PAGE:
As my father and I strode along the pavement that divided the school side lawn from Hummel's alley, a little whirlwind sprang up before us and led us along. Leaves long dead and brittle as old butterfly wings, an aqua candy wrapper, flecks and dust and seed-sized snips of gutter chaff all hurried in a rustling revolution to our eyes; a distinctly circular invisible presence outlined itself on the walk. It danced from one margin of grass to another and sighed its senseless word; my instinct was to halt but my father kept striding. His pants flapped, something sucked my ankles. I closed my eyes. When I looked behind us, the whirlwind was nowhere to be seen.
In the school we parted. A student, I was held by regulations to this side of the wire-reinforced doors. He pushed through and walked down the long hall, his head held high, his hair fluffed from the removal of his blue knit cap, his heels pounding the varnished boards. Smaller and smaller he grew along their perspective; at the far door he became a shadow, a moth, impaled on the light he pressed against. The door yielded; he disappeared. With a grip of sweat, terror seized me.
John Updike passed away a month ago; though I could try I do not think I would be able to make a better encomium than any of the hundreds that have already been published. Slate published a slew of them, including what I thought was a pretty incoherent one by John Irving, and a tangential one by Christopher Hitchens. The best are a series of shorter obituaries that Slate published together; among my favorites is editor Anne Fadiman's, whose piece ends simply, "Can it really be that John Updike will never write another sentence?" Should one of my favorite authors die tomorrow, I might lament that they will never write a book, but true to Fadiman's sentiment, it's Updike's sentences that seem to leave the deepest hollow: miniature masterpieces like Rabbit Angstrom moving along the street like a shark, or dreaming of his own immortality, or Peter Caldwell watching his father disappear, shrinking to a "moth... impaled on the light he pressed against."
In his obituary on Slate, Steely Dan founder Donald Fagen notes David Foster Wallace's protest that Updike's characters are all veiled portraits of himself, ""incorrigibly narcissistic, philandering, self-contemptuous," and chauvinistic. But The Centaur ought to put that notion to rest, because its protagonist, George Caldwell, is defined by a selflessness that is almost nauseating. Caldwell is modeled after Chiron, the centaur and great teacher of myth who was accidentally hit by a poisoned arrow. Plagued by the wound, he begged Zeus to die, and that by doing so he might redeem the sin of Prometheus, who had long ago stolen fire from the gods. Frequently in the narrative Updike switches from Caldwell to Chiron without warning, at one point depicting him as a modern-day schoolteacher and the next an ancient demigod.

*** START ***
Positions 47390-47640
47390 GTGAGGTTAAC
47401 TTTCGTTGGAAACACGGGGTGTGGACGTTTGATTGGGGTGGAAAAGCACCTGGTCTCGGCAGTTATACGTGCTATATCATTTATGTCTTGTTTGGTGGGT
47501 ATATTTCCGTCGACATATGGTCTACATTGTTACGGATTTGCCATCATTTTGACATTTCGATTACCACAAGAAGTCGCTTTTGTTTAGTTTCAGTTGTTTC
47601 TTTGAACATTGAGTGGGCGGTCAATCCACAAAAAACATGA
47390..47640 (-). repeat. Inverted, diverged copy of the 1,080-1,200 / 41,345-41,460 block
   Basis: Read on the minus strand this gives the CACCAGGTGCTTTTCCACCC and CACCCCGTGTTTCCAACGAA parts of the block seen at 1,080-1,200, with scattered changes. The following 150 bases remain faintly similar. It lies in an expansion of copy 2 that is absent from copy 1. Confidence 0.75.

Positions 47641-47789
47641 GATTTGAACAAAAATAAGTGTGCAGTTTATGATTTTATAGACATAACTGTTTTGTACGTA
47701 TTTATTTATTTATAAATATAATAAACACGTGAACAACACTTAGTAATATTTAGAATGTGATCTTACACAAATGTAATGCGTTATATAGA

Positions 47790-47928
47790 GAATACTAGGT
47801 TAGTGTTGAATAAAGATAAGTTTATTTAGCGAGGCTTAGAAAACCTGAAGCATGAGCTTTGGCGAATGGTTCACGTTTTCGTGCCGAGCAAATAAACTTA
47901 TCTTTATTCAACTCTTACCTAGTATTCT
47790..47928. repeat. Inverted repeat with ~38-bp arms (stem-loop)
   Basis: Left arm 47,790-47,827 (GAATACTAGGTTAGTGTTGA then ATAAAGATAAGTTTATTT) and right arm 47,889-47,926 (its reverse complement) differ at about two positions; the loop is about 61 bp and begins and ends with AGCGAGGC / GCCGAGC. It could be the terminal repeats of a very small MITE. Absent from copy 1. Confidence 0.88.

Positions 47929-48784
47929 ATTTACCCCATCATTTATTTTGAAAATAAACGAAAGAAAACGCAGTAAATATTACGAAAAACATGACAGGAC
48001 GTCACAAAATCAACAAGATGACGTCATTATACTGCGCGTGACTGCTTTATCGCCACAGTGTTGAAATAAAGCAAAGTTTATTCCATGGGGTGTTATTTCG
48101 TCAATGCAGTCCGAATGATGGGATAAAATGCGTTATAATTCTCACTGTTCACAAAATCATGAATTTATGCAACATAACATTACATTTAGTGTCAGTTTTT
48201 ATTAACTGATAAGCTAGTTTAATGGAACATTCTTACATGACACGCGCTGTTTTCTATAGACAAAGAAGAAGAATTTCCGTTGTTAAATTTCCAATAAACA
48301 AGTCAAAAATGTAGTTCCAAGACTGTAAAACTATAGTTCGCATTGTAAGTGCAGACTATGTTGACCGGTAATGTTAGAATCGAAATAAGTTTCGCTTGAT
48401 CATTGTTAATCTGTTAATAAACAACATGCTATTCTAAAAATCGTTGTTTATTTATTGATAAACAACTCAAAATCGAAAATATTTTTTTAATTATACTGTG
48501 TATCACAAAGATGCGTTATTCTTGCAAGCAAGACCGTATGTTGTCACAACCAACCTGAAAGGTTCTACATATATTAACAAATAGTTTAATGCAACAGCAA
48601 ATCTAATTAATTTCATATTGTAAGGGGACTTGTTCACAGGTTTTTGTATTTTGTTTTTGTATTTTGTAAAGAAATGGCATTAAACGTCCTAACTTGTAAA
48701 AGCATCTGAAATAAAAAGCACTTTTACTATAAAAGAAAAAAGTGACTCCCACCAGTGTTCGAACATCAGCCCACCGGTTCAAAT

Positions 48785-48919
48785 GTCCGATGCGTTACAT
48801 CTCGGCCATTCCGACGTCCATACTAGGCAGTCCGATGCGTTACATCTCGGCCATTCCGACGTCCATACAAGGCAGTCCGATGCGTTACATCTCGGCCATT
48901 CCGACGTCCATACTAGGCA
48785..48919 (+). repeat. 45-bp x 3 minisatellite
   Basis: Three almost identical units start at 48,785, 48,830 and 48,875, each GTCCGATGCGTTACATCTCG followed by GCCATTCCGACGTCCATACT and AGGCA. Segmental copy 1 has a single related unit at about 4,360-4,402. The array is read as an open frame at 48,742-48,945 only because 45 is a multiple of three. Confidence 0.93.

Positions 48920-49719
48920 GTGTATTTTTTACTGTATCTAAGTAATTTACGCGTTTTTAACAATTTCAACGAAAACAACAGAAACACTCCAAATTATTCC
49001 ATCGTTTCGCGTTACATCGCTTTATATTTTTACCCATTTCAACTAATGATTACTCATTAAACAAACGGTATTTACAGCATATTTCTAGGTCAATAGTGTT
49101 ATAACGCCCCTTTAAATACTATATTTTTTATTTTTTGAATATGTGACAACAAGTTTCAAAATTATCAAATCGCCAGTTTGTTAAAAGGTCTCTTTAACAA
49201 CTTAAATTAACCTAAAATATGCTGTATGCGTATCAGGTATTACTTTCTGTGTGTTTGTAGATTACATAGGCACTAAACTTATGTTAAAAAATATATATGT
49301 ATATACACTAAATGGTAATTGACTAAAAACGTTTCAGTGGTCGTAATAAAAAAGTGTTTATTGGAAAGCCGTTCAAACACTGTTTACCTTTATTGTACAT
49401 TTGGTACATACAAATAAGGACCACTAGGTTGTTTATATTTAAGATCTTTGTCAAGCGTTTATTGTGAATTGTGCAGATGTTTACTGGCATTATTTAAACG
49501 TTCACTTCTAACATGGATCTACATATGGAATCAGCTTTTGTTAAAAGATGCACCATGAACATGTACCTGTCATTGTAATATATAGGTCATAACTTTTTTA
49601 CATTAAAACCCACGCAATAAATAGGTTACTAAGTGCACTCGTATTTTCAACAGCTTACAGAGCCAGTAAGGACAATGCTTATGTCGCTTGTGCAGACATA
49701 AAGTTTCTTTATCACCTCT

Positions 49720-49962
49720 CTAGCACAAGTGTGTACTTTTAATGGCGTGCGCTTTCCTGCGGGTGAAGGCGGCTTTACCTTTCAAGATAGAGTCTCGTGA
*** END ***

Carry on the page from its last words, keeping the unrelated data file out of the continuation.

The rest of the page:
In fact, everyone in the book has a mythological counterpart: Peter, George's son, is Prometheus, who is deeply embarrassed by his father's selflessness, though he doesn't realize the depth and sincerity of his father's sacrifice. A drunk is Dionysius, the principal is Zeus--and so on and so on, all cross-indexed in the back.
A classicist might have fun trying to identify the second identity of each character, but I think that the book ultimately suffers by this gimmick, which would have been less muddled without the mythological veneer Updike imposes on it. As in the Rabbit Angstrom novels, Updike dots The Centaur with moments of unparalleled prose, but here I am left wondering to what they all add up. The novelty of this kind of modernism was really exhausted with Joyce; here, where he would imbue the myth with heart and pathos, Updike too often creates a distraction from the novel.
Of course, much is required from greatness and Updike's less successful books are still better than most, and when the guessing-game is ignored, a pithy and powerful book remains: The plot is thin, following Caldwell and his son over a stretch of three days where they are prevented from returning home by car trouble and snow. Caldwell would do anything for Peter, but it is unclear what there is to be done, and Peter is increasingly resentful of what he sees as his father's weak nature. Caldwell is Chiron, who wants nothing more to give himself for others, and by extension is also a commentary on the nature of Christ.
At any rate, perhaps it would be fitting to say that Caldwell has as much of Updike, who gave of himself in scores and scores of books, in him as Rabbit Angstrom, whose selfishness and audacity are secondary only to his humanity.
Also: This is the 600th post on this blog! Hooray!